1

I think I've translated this correctly, but I started to have doubts about a few words and decided to double-check.

(person A) 結婚なんて。。。めんどくせーこと オレはやめとくか。。。

(person B) ああ。。。。。

On my first reading, I understood this to come to the meaning of:

"Something like marriage...it's tiresome. I might pass on it..."

"Yeah....."

(For context, there's been some vagueness as to whether person A and B's relationship is romantic or not, and the conversation takes place in a happy dream of person A's, in which he and person B are watching two married couples- one blissful, the other nagging.)

There are a few points I'm feeling a little paranoid about and would like some clarification on:

1- I'm aware that なんて can be used to express disdain towards the noun prior and sorta replaces は. It's with that sort of understanding that I made the above translation (I used 'something like marriage' instead of just 'marriage is' to better suit the pause). But I noticed that なんて can also be used to mean 'and the like', so for a moment I wavered on whether the sentence meant marriage or all romantic matters in general, but then decided it was probably focused on marriage alone due to the context and use of こと.

2- I'm assuming か was added to the end of the sentence as an indicator of the speaker wondering-out-loud, but when I thought about it, it could've just been there due to the speaker's speech pattern (they tend to say a lot of things like 行くか, やるか, etc.) which would change the translation of their second sentence to "I guess I'll pass on it."

3- I assumed the "ああ" was spoken in a 'ditto' sort of way, with the implication of person B agreeing that marriage was too bothersome to deal with. Endless limits of interpretation aside, can I just check if there's anything in the structure of the first speaker's sentence that strongly suggests -in the linguistic sense- another implication to the meaning of the reply?

Any opinions/corrections would be greatly appreciated.

closed as off-topic by ssb, Szymon, Sjiveru, Earthliŋ, virmaior Oct 22 '14 at 11:40

  • This question does not appear to be about the Japanese language within the scope defined in the help center.
If this question can be reworded to fit the rules in the help center, please edit the question.

  • 3
    This question appears to be off-topic because it is several questions combined into one. It might be more beneficial and clearer if you separate these into individual, more focused questions about the particular parts that give you trouble. – ssb Oct 21 '14 at 1:31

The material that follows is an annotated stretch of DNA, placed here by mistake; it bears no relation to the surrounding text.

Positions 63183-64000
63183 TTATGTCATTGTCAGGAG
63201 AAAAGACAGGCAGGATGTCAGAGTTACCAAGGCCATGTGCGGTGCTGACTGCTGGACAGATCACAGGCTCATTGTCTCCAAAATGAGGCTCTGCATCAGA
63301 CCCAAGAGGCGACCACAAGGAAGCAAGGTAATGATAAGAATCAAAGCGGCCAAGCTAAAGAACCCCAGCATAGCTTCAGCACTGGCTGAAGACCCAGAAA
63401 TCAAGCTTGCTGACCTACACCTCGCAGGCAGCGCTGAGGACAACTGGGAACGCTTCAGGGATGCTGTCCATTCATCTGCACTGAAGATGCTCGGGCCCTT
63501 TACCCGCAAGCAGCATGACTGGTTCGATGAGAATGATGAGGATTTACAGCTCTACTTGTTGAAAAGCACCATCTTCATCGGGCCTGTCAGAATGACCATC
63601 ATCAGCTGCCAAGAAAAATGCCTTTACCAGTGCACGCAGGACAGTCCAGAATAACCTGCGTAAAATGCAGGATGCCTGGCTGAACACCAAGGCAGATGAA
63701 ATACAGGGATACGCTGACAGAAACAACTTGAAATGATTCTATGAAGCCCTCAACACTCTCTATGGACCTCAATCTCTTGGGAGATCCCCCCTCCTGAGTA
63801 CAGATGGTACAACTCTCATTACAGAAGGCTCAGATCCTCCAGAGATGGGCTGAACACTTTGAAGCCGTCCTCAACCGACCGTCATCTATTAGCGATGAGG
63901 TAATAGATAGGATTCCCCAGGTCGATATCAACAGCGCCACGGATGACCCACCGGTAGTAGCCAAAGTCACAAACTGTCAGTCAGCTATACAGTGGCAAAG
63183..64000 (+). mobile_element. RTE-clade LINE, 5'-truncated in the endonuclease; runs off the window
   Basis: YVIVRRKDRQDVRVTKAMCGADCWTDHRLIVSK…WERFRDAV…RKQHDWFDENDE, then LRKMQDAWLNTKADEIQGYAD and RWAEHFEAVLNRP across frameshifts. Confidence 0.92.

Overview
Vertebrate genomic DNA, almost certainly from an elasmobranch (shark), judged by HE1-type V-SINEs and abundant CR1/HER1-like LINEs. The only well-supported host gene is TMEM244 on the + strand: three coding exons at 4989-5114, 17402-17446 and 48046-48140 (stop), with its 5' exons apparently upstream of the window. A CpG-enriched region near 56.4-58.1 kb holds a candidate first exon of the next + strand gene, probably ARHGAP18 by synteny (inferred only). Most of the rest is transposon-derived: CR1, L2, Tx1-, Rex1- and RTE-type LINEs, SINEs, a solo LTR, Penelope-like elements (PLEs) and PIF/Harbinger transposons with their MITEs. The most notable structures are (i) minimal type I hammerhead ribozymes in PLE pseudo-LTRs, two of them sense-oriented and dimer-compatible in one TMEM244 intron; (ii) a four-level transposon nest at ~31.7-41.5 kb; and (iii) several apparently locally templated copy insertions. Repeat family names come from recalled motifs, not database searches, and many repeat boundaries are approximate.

• Oh, sorry about that. I thought since they weren't really questions so much as worries it'd be fine to leave them in one post. Now I've gotten a second opinion, so my mind's at ease. I'll be more careful next time! – user7541 Oct 23 '14 at 20:27
1

Your translation looks OK.

"there's been some vagueness as to whether person A and B's relationship is romantic or not..."

Even though Person B's line is only 「ああ・・」, I would think he is a man. A woman would rarely, if ever, say that as a reply to a statement.

"so for a moment I wavered on whether the sentence meant marriage or all romantic matters in general, but then decided it was probably focused on marriage alone due to the context and use of こと."

You appear to have made the right decision. Though A's line is short, it does not sound like he is not interested in ANY kind of romantic relationship. It sounds like marriage is the only thing he is uneager to pursue.

"2- I'm assuming か was added to the end of the sentence as an indicator of the speaker wondering-out-loud, but when I thought about it, it could've just been there due to the speaker's speech pattern (they tend to say a lot of things like 行くか, やるか, etc.) which would change the translation of their second sentence to "I guess I'll pass on it.""

I could not know his speech pattern without more context, but as a Japanese-speaker, I do know that it is completely natural for him to end that sentence with a か. Without it, it would become too firm a statement of giving up getting married for good.

"3- I assumed the "ああ" was spoken in a 'ditto' sort of way, with the implication of person B agreeing that marriage was too bothersome to deal with. Endless limits of interpretation aside, can I just check if there's anything in the structure of the first speaker's sentence that strongly suggests -in the linguistic sense- another implication to the meaning of the reply?"

There is absolutely nothing A's statement that suggests another implication in any way.

  • Ah no, person B is definitely a woman, admittedly one with a rather masculine way of speaking. Thank you for the information and opinion! – user7541 Oct 23 '14 at 20:29